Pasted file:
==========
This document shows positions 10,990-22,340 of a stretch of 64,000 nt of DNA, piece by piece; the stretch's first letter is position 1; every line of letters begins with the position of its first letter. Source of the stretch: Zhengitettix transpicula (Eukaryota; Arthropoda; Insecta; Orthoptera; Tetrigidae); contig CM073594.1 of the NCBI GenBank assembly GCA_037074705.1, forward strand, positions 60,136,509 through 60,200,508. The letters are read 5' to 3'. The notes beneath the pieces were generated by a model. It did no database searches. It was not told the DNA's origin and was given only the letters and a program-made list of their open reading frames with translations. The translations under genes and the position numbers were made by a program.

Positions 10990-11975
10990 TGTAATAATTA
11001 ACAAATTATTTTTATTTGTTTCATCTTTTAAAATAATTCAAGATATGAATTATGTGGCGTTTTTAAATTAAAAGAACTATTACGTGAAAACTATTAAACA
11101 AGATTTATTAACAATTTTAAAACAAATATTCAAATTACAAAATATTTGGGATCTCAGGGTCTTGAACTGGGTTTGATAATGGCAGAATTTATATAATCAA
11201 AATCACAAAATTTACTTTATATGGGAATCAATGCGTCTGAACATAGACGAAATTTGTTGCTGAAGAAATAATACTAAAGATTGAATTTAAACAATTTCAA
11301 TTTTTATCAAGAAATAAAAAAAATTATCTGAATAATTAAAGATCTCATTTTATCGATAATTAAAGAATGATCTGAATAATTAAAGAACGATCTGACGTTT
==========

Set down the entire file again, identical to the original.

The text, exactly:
This document shows positions 10,990-22,340 of a stretch of 64,000 nt of DNA, piece by piece; the stretch's first letter is position 1; every line of letters begins with the position of its first letter. Source of the stretch: Zhengitettix transpicula (Eukaryota; Arthropoda; Insecta; Orthoptera; Tetrigidae); contig CM073594.1 of the NCBI GenBank assembly GCA_037074705.1, forward strand, positions 60,136,509 through 60,200,508. The letters are read 5' to 3'. The notes beneath the pieces were generated by a model. It did no database searches. It was not told the DNA's origin and was given only the letters and a program-made list of their open reading frames with translations. The translations under genes and the position numbers were made by a program.

Positions 10990-11975
10990 TGTAATAATTA
11001 ACAAATTATTTTTATTTGTTTCATCTTTTAAAATAATTCAAGATATGAATTATGTGGCGTTTTTAAATTAAAAGAACTATTACGTGAAAACTATTAAACA
11101 AGATTTATTAACAATTTTAAAACAAATATTCAAATTACAAAATATTTGGGATCTCAGGGTCTTGAACTGGGTTTGATAATGGCAGAATTTATATAATCAA
11201 AATCACAAAATTTACTTTATATGGGAATCAATGCGTCTGAACATAGACGAAATTTGTTGCTGAAGAAATAATACTAAAGATTGAATTTAAACAATTTCAA
11301 TTTTTATCAAGAAATAAAAAAAATTATCTGAATAATTAAAGATCTCATTTTATCGATAATTAAAGAATGATCTGAATAATTAAAGAACGATCTGACGTTT